Have you ever thought when faced with some sickness or physical problem, “If only Jesus was here on earth and healing still; I’d just go to him and touch him and be made well!”
I certainly have.
But I had a realization recently: Jesus himself, the head, is not physically with us here on earth, but his body, the church is. His Spirit, who empowers miracles, is. The Spirit of Jesus is present in the body of Jesus, the church, giving gifts to people as he wills, including the gift of healing, for the common good and to maintain the Body united.
That’s what 1 Corinthians 12 says:
Now there are varieties of gifts, but the same Spirit; and there are varieties of service, but the same Lord; and there are varieties of activities, but it is the same God who empowers them all in everyone. To each is given the manifestation of the Spirit for the common good. For to one is given through the Spirit the utterance of wisdom, and to another the utterance of knowledge according to the same Spirit, to another faith by the same Spirit, to another gifts of healing by the one Spirit....All these are empowered by one and the same Spirit, who apportions to each one individually as he wills. (1 Cor 12:4-9, 11)
Paul goes on to expound on the metaphor of a body: just as one body has many parts, and each part has a different function but works together as a united whole, so are we in the church, Christ’s body. We wouldn’t choose to lose any of our body parts, and neither can we do so in the church. Every member with every Spirit-given gift is equally valuable and necessary, and no one has all the gifts so that we will need each other.
This led me to thinking that when we are in need of healing, we should seek out those who have the gift of healing, to pray for us. This honours God because it honours his design for the Body, that we are not independent, self-sufficient units. We cling to each other because we need each other.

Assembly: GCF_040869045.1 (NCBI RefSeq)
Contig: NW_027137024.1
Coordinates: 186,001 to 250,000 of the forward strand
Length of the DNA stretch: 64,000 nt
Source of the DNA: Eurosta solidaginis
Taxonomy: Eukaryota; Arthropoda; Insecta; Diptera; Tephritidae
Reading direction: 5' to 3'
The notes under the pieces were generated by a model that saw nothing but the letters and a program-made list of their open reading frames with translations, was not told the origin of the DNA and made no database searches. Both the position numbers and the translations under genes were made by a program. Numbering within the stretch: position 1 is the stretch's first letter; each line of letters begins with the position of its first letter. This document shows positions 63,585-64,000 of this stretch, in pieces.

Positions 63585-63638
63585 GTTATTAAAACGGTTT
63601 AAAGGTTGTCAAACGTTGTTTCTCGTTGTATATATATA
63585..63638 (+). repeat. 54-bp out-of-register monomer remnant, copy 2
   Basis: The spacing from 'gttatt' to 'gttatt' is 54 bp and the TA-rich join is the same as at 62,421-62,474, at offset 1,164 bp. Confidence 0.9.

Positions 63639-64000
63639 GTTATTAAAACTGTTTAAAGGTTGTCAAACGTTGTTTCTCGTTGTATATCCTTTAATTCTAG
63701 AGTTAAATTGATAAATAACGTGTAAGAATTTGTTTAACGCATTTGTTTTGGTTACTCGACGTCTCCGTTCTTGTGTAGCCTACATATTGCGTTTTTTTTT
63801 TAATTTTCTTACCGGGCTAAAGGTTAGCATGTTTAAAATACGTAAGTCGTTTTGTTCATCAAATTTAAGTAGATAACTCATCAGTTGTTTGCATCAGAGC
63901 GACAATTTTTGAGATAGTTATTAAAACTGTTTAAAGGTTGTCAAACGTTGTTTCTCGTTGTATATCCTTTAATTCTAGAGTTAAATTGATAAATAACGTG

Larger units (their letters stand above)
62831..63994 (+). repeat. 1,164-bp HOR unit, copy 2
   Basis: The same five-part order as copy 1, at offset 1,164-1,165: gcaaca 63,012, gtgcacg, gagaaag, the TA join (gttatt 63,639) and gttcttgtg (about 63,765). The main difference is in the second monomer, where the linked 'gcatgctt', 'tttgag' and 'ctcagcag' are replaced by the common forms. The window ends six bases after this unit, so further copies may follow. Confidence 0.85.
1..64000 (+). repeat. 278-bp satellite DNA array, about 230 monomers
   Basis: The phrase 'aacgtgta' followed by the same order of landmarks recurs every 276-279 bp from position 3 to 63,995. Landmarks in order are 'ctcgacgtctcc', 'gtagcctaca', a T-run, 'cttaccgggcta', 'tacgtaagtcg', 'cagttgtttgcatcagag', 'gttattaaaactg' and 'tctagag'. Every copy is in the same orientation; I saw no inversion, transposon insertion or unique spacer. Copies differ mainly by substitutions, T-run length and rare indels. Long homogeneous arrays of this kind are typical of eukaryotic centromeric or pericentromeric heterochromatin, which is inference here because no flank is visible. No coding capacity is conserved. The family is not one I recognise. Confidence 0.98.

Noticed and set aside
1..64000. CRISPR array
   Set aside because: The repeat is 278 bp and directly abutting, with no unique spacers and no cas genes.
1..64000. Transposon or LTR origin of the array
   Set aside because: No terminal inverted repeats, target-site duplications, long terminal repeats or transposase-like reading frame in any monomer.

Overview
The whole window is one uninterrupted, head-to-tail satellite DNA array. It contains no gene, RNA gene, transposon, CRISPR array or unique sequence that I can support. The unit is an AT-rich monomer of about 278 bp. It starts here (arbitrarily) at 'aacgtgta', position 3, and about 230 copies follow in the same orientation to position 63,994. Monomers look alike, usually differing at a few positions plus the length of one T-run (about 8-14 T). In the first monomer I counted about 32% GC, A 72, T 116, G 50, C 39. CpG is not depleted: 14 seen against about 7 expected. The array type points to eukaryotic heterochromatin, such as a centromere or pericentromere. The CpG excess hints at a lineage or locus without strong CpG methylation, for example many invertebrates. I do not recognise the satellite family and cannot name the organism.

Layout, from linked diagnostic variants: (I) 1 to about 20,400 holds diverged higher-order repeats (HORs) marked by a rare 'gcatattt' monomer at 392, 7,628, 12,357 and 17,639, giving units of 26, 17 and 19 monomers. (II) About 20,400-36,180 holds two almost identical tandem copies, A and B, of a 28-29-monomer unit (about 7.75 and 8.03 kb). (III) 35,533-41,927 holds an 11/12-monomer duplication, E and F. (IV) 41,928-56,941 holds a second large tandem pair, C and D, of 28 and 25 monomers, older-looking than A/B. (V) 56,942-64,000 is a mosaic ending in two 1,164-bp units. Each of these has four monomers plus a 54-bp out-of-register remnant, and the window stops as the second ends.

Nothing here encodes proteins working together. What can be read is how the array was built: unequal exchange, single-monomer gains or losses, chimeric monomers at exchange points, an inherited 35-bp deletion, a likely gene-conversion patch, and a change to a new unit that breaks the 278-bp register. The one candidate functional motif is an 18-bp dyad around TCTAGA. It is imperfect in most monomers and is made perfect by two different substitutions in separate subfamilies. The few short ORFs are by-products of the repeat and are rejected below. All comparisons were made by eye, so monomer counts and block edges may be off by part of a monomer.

I’m sure that God can and sometimes does heal in response to the sick individual’s private prayer of faith. But throughout Scripture, we see the pattern is that others pray for, lay hands on, or anoint with oil, and sick people are healed.
Most obviously, this happened in Jesus’ ministry. But it continued with the apostles and others in the early church. James instructs the sick to call for the church elders, who will anoint him with oil in the name of the Lord and heal him (James 5:11).
Another reason I think this honours God is that it requires faith and humility. It’s easy to pray in private for healing, so we won’t be embarrassed if it doesn’t happen. But faith often requires bold action steps, like the people who cried out to Jesus or pressed through crowds to touch the hem of his robes.
It also requires humility. It means admitting our need. It means placing ourselves at the mercy of someone else (both Jesus and the person doing the praying); it might mean admitting embarrassing physical conditions or the sin that led to them. But as James says, “Humble yourselves before the Lord, and he will exalt you.” (James 4:10)
I don’t have all the answers when it comes to healing, but this is one that I’ve been thinking about as I was struck by it when searching Scripture for this topic. What do you think?